Last week we considered the value of prudence and this, the last servant it would seem was in one way prudent in his use of the master’s property.  Yet, he gets the brunt of his master’s anger. It could be said that he is punished for his action or better his inaction.

This whole idea of ‘punishment’ is a tricky one … But it would seem to me that Jesus in using this parable perhaps is saying that there are negative consequences for the people who don’t even try.

I think of it this way …   During my high school years, I was not what you would call a star pupil, if you can imagine that!  I remember sitting in Algebra II and Calculus classes with Mr. Hammond.  (For you math geeks Mr. Hammond told this joke every year!

“Did you hear about the Park Ranger who saved the snakes from extinction?”

“No Mr. Hammond.”  Moans from the older students.

“He built them a log table then they could multiply for they were adders you see!” 

And he would laugh, “Har! Har! Har!”  Every year. 

In Mr. Hammond’s classroom I always choose a seat by the windows.  His classroom was on the third floor of Fryeburg Academy’s south wing and it had a nice view of the mountains!  And when I would get lost in algorithms and hyperbolas, I would wander among the mountains, along the ridges and down their streams, to the fire tower on Keasarge North.  I had a glorious time!  Then when it came time for the math test I would suddenly become a person of  great faith and lean on the power of prayer!  I would pray first that the questions would be easy.  And secondly, that they would be over the few things I did grasp.  After all God is good, right.  Perhaps, but Mr. Hammond was just!  And while I never failed a class I would often fail the tests!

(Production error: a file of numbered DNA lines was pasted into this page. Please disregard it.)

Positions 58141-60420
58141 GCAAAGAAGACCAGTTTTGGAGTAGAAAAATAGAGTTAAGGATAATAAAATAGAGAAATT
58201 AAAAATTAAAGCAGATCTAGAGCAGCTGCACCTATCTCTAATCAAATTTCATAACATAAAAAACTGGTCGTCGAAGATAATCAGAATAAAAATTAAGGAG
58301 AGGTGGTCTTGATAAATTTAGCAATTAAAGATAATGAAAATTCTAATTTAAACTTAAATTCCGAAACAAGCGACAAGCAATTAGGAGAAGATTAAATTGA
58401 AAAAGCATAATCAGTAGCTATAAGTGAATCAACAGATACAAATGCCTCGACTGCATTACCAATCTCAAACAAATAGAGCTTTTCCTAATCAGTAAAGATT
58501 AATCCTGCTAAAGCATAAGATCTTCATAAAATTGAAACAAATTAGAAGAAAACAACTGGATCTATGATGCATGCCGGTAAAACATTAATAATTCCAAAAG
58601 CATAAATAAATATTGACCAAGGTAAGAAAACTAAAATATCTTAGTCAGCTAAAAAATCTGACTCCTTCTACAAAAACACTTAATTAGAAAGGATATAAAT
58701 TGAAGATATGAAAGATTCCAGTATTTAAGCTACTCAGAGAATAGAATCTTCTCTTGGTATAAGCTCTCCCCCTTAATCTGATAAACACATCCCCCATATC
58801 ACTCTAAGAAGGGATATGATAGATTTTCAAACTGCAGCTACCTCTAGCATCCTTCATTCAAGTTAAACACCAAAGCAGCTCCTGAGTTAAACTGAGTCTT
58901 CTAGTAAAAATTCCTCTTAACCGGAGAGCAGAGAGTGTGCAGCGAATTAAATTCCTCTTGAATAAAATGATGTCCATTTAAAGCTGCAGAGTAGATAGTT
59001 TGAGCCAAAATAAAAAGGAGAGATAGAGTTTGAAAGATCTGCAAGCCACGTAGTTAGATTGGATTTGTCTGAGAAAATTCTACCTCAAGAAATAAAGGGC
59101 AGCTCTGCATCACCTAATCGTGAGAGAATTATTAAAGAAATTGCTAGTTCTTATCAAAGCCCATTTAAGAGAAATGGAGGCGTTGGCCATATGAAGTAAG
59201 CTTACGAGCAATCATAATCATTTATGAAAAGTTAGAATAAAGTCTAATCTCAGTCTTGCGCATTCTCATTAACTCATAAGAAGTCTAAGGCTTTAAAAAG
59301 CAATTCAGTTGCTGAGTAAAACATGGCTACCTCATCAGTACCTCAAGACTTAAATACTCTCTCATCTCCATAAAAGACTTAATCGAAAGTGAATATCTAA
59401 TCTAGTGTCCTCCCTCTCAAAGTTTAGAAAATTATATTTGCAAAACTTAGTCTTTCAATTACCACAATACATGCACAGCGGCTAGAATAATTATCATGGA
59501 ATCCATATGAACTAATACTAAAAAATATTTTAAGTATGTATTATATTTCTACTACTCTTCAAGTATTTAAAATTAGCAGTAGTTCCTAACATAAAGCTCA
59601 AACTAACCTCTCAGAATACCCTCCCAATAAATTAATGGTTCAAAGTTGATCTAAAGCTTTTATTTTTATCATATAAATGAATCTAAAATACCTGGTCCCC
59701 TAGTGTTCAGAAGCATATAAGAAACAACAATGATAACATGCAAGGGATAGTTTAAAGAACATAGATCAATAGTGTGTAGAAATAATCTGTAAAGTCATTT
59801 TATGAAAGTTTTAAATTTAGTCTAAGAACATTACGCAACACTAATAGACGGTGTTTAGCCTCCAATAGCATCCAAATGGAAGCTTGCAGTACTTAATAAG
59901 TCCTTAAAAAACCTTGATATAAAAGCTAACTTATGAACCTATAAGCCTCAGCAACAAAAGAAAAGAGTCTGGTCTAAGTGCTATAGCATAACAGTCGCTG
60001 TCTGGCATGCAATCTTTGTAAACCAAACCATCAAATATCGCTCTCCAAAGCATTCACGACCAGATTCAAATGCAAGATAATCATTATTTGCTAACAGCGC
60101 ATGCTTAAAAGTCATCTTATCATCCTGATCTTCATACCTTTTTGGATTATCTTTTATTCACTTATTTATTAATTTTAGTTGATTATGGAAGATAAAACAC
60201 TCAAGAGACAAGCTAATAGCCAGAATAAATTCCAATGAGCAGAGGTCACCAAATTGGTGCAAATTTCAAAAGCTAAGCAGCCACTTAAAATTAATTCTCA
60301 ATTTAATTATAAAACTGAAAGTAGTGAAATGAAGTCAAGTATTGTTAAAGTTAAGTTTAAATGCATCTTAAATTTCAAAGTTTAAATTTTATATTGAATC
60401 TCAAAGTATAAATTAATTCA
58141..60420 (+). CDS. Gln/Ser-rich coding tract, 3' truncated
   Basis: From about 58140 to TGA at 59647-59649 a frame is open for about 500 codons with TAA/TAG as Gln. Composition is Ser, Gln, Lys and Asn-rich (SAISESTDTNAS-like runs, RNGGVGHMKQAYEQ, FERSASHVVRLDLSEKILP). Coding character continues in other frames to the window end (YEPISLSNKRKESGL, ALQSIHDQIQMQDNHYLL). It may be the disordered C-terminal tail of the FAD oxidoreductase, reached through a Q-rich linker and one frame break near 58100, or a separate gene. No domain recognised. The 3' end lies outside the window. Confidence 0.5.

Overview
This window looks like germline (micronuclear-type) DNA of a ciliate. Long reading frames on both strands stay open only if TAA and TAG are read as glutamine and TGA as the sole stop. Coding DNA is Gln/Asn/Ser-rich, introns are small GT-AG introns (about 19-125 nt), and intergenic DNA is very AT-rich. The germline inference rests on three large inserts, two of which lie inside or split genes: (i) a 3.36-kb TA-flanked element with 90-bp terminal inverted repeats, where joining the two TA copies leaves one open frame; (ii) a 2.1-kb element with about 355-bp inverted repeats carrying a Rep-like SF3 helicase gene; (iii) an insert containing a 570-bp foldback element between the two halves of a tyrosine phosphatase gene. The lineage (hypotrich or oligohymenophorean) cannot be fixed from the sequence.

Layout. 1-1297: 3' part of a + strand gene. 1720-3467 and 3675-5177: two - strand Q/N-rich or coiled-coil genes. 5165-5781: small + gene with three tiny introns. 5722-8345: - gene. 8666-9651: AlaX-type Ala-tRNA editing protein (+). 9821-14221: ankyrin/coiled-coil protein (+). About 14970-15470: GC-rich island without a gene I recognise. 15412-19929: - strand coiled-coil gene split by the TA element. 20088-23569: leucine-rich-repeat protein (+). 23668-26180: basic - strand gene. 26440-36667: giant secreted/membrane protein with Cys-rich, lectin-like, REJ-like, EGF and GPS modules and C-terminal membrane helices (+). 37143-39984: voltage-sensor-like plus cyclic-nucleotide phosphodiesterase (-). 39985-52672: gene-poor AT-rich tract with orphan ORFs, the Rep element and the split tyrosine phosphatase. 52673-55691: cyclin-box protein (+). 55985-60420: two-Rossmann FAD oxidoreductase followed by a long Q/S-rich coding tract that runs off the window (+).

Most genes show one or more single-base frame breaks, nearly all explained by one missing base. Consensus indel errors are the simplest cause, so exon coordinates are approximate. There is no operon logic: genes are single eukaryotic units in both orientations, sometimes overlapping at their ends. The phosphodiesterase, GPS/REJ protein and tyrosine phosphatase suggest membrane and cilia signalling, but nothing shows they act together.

What right had I to rely on the goodness of God when I had not done any work?  What right had I to expect God to show me special favors when I didn’t even try?  And my punishment/consequence?  To accept that my failure was of my own making … to learn that you have to put some work in to make success possible … that I did not have God at my beck and call. 

Is God still good?  Of course. 

Was my failure God’s fault?  Not at all. 

Did God remind me that trying my best is important?  You bet!

And lastly, if someone has a talent and uses it well, then this parable seems to say that he or she will be able to do progressively more with it.  And, vice versa, if a talent isn’t used well or at all, it will inevitably be lost to us.  Any of you who are musicians know this all too well!  But it is the same for all our talents, skills, our spiritual gifts.   Use it or lose it.  Not that God will take it away but without use it will atrophy.

But not only will your witness be weakened but the body of Christ will suffer as well!

Ephesians 4:11-13  So Christ himself gave the apostles, the prophets, the evangelists, the pastors and teachers, to equip his people for works of service, so that the body of Christ may be built up until we all reach unity in the faith and in the knowledge of the Son of God and become mature, attaining to the whole measure of the fullness of Christ.

1 Corinthians 12:7     Now to each one the manifestation of the Spirit is given for the common good.

Whether composer or cleaning person, preacher or pipefitter, deacon or diaper changer, physician or firefighter, young/old, male/female, God has given you an ability, a gift, and has asked you to use it to God’s glory in service to others.

1 Peter 4:10 – 11    Each of you should use whatever gift you have received to serve others, as faithful stewards of God’s grace in its various forms.  If anyone speaks, they should do so as one who speaks the very words of God. If anyone serves, they should do so with the strength God provides, so that in all things God may be praised through Jesus Christ. To him be the glory and the power for ever and ever. Amen.

 

Listen to the Audio Version below: